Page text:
Anyway, although we might disagree, we are good examples of how we can still be civil 🙂

PS: “Jessa” is a very pretty name…sounds “Southern”.

6. omcdurham - 13 Jul 2008

To Jessa and Wank: I once lost a very special relationship over beliefs, or more correctly, the lack of respect for one another’s beliefs. I had always been one to question the Bible and it’s telling of how things were/are. Never really made sense to me, so I asked questions.
The woman I was with at the time had been brought up to just accept that the “Word of God” was the Truth, because the Bible (and her parents) said so. I won’t get into specifics, because I’m sure you’ve both heard most of the popular arguments.
Anyway, after 3 years of us being together, and her fully aware of my beliefs, and of my disdain for organized religion, we got into a heated discussion about her beliefs versus my beliefs.
She never followed the teachings of the Commandments; she drank, smoked, had premarital sex, lived with me while we weren’t married. You name a sin, she (and I) committed it several times.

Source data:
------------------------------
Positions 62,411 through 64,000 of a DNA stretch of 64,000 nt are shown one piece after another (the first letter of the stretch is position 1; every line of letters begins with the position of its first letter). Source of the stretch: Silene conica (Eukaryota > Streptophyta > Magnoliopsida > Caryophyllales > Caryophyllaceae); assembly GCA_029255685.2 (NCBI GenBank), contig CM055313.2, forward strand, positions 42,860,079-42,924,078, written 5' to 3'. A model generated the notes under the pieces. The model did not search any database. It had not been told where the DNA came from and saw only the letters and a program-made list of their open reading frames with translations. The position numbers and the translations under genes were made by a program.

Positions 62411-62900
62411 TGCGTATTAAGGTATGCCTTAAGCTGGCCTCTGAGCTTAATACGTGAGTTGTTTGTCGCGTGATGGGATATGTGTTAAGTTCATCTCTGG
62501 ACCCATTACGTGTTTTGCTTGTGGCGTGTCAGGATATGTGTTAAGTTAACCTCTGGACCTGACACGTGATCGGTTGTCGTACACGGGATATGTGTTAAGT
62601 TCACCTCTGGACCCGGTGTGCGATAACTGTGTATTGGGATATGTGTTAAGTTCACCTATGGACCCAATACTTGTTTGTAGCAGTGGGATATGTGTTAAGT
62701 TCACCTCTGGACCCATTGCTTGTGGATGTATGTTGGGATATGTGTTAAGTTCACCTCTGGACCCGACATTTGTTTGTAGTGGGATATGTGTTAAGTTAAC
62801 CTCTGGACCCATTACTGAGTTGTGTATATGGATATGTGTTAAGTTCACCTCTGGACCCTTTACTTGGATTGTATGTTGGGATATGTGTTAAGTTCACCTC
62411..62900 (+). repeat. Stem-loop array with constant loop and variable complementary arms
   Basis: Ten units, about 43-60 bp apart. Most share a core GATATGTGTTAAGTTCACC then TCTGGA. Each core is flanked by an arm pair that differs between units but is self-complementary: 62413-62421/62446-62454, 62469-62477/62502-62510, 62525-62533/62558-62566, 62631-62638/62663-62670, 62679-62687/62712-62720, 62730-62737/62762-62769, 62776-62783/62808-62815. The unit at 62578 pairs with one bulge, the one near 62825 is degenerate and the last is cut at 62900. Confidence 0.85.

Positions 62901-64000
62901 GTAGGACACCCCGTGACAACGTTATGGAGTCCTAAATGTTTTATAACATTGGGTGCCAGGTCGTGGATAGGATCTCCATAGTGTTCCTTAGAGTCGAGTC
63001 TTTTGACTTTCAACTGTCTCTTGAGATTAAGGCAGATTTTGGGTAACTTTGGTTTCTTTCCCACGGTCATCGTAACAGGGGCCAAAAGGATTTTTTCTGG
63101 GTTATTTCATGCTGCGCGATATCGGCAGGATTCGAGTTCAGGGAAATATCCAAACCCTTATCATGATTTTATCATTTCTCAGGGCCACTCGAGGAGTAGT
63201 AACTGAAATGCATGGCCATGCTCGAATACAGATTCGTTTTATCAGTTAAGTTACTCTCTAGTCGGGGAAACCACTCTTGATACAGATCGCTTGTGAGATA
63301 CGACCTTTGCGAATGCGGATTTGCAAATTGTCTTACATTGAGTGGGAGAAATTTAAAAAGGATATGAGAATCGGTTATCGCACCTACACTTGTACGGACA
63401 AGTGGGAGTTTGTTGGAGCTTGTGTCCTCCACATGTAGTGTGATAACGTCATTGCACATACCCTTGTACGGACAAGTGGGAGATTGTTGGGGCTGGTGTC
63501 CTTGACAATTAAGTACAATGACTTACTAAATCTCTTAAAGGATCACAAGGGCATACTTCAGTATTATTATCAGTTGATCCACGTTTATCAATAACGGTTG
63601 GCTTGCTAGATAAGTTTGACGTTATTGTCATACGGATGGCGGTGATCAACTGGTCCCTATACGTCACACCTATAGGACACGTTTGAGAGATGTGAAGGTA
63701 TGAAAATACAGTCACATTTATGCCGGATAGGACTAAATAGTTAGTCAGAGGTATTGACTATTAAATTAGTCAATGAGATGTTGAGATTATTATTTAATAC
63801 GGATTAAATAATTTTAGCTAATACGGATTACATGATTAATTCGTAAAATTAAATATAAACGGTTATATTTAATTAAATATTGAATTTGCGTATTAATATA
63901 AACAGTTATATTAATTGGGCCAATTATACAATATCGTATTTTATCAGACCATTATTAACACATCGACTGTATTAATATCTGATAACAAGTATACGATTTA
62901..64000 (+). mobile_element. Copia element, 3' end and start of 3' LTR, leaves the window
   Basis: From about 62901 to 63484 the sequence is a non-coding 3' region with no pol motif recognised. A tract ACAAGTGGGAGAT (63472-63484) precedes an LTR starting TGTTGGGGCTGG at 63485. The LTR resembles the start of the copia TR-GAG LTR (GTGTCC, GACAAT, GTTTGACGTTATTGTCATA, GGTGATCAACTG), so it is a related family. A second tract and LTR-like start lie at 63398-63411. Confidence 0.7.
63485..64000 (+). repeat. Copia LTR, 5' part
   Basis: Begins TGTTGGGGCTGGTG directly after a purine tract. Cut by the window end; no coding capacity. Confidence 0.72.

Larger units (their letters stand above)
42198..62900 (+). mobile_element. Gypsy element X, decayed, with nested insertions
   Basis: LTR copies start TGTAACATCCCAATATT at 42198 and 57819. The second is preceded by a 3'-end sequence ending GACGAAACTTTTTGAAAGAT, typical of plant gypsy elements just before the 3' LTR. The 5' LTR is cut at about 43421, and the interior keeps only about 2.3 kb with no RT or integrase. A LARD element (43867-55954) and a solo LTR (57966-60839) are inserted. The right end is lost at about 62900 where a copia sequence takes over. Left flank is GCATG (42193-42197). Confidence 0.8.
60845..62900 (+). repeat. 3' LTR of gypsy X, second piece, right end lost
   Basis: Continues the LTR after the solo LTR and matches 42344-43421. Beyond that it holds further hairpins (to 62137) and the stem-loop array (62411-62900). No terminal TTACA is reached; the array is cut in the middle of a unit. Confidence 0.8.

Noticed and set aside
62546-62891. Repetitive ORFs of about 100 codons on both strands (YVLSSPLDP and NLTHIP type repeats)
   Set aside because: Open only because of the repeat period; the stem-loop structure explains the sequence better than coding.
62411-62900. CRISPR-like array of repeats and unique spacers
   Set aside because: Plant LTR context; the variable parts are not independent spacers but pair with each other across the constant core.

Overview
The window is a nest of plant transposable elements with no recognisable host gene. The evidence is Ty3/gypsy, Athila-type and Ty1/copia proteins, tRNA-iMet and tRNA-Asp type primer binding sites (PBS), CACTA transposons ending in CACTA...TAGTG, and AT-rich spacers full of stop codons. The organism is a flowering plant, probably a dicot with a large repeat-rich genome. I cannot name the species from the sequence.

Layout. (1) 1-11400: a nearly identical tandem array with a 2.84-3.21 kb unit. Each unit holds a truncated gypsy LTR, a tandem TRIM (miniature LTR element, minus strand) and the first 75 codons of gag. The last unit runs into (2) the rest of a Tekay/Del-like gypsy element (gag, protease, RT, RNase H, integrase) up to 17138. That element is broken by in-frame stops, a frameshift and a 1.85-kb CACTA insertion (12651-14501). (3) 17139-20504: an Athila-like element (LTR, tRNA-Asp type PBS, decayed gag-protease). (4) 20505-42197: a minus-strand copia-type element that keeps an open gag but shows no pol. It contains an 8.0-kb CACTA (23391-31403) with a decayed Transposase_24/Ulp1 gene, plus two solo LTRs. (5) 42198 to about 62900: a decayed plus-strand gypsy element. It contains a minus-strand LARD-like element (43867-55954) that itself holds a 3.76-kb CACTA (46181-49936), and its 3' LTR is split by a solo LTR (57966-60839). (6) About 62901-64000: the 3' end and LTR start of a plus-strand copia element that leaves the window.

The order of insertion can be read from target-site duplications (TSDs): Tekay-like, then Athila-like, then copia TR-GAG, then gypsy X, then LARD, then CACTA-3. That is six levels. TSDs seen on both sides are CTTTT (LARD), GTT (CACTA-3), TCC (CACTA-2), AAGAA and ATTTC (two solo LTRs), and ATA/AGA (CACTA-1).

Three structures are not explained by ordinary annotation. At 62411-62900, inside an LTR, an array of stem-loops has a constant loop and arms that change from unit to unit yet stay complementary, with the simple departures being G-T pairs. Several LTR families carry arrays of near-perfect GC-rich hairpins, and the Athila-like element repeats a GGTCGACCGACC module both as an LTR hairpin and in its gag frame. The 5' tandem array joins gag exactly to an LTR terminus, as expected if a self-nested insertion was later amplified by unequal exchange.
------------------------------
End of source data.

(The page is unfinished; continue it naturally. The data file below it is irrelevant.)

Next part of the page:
Yet, one night, her and I had an argument about each other’s belief structure, and she called me a faithless pig for not believing the story of Creation, the story of Moses on the Mount with his tablets, and what it all meant. I called her a sheep for allowing herself to be spoonfed a bunch of stories that seemed to me to be mathematically, biologically, and mentally impossible. She said i didn’t know what faith was, and I told her that she didn’t know what common sense was.
I don’t want to engage in a religious debate with you two, but the issue is one of respecting another person’s beliefs. We neither respected each other’s beliefs, nor each other at that point. That is sad. An almost perfect (edenesque) relationship went in the sewer because neither of us would compromise with the other.
I say, let everyone state their inklings up front, and just enjoy each and every moment with either a chuckle, a wrinkled frown, or silence. Because sometimes you can’t tell people anything.

7. Duke - 13 Jul 2008

omcdurham at #6:

“…but the issue is one of respecting another person’s beliefs”.

You’ll get no argument from me as I completely agree with you. When I was younger (born in ’63) I remember feeling some urge to “set people straight” when I disagreed with them. I honestly didn’t know what “live and let live” meant. And of course, I alienated alot of people. PZ, and others like him somehow feel a compulsion to save all of us from our delusions (in his eyes:religion). It’s a self-imposed task. Personally, one of the things I respectfully disagree with Jessa about is the idea that one can separate a particular belief from the person. PZ agrees with me here. He’s called religous folks: